When we got to the mall, I was shocked, again, to see security search points at every entrance. I felt uncomfortable and unsafe. The food court was full of delicious-looking food, but I had no desire to eat. I drank a fruit smoothie and we made our way back to the hotel. I spent my time searching the internet for information about the poverty in Cebu City. I found a charity that helps impoverished families in the city with education, food, child care and more: http://riseabove-cebu.org/

After that, I did not go out for walks for any reason.

We took a taxi up to the Mountain View Nature Park, and for the first time I was glad to be in Cebu. From that distance, the city looked beautiful. We had been told that the night view was beautiful, but I preferred seeing the city and the ocean and the mountains as they looked during the day. We took the overpriced shuttle back down and were let out at a mall. There were few food options and it was night, so we had dinner there and caught a taxi back to the hotel.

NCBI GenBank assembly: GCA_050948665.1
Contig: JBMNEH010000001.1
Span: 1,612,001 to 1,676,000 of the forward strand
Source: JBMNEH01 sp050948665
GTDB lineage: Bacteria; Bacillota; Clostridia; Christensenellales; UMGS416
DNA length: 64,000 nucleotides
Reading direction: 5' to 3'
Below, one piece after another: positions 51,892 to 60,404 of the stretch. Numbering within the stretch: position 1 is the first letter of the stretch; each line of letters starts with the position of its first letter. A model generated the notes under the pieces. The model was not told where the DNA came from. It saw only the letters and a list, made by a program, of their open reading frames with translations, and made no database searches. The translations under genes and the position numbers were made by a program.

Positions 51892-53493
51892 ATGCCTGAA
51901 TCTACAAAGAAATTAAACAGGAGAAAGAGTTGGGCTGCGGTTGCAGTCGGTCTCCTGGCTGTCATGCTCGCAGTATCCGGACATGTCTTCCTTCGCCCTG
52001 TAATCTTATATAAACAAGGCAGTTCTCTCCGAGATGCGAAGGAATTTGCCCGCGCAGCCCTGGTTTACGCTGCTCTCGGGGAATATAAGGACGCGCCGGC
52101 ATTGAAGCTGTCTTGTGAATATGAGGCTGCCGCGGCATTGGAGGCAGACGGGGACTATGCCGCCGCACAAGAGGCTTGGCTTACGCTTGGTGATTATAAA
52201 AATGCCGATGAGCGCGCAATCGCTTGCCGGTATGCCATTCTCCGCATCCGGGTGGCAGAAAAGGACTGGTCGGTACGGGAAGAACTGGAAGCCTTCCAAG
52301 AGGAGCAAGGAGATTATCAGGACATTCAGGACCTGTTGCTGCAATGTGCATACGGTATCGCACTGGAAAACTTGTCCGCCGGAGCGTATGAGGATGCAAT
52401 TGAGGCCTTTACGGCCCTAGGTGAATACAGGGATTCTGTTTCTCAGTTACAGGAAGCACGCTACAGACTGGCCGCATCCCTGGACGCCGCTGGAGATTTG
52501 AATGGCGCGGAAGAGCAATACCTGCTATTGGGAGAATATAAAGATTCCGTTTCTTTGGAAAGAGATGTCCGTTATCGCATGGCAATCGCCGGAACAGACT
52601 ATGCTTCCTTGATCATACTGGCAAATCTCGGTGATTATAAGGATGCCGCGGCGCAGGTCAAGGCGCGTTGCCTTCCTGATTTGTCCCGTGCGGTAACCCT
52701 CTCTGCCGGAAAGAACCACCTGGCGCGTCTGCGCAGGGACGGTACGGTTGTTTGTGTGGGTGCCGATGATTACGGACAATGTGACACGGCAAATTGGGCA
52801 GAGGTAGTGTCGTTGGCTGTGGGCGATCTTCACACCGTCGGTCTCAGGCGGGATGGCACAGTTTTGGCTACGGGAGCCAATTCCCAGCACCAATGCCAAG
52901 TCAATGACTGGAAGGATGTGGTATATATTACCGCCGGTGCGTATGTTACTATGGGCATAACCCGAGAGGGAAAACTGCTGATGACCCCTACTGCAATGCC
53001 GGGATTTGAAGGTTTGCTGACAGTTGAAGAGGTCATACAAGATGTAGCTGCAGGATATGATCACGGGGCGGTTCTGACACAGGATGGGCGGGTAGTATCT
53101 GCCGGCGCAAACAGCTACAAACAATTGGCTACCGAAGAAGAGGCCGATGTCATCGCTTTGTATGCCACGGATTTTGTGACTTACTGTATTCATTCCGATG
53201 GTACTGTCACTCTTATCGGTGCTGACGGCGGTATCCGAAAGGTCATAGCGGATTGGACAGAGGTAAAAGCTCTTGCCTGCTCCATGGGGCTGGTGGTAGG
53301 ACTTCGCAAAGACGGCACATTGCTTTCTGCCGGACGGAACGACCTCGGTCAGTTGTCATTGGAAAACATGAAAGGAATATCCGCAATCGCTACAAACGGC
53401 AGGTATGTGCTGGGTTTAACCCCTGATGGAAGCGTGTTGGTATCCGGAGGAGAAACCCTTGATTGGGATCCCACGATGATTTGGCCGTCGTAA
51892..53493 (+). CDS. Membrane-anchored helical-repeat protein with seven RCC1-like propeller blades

Outdoor courtyard of Ayala Mall

We took a taxi to Ayala Mall. Like the malls we had visited earlier, it had security and a search at the entrances, but, once inside, it felt like a mall back home; one that just happened to be ridiculously large. It had a beautiful courtyard area and a variety of restaurants to choose from. We relaxed in a coffee shop. We took our time people watching and talking. We looked at the well-manicured shrubbery and the fountains. Later, we ate dinner at a restaurant called La Mesa. After dinner we waited for a taxi at the taxi queue outside the mall.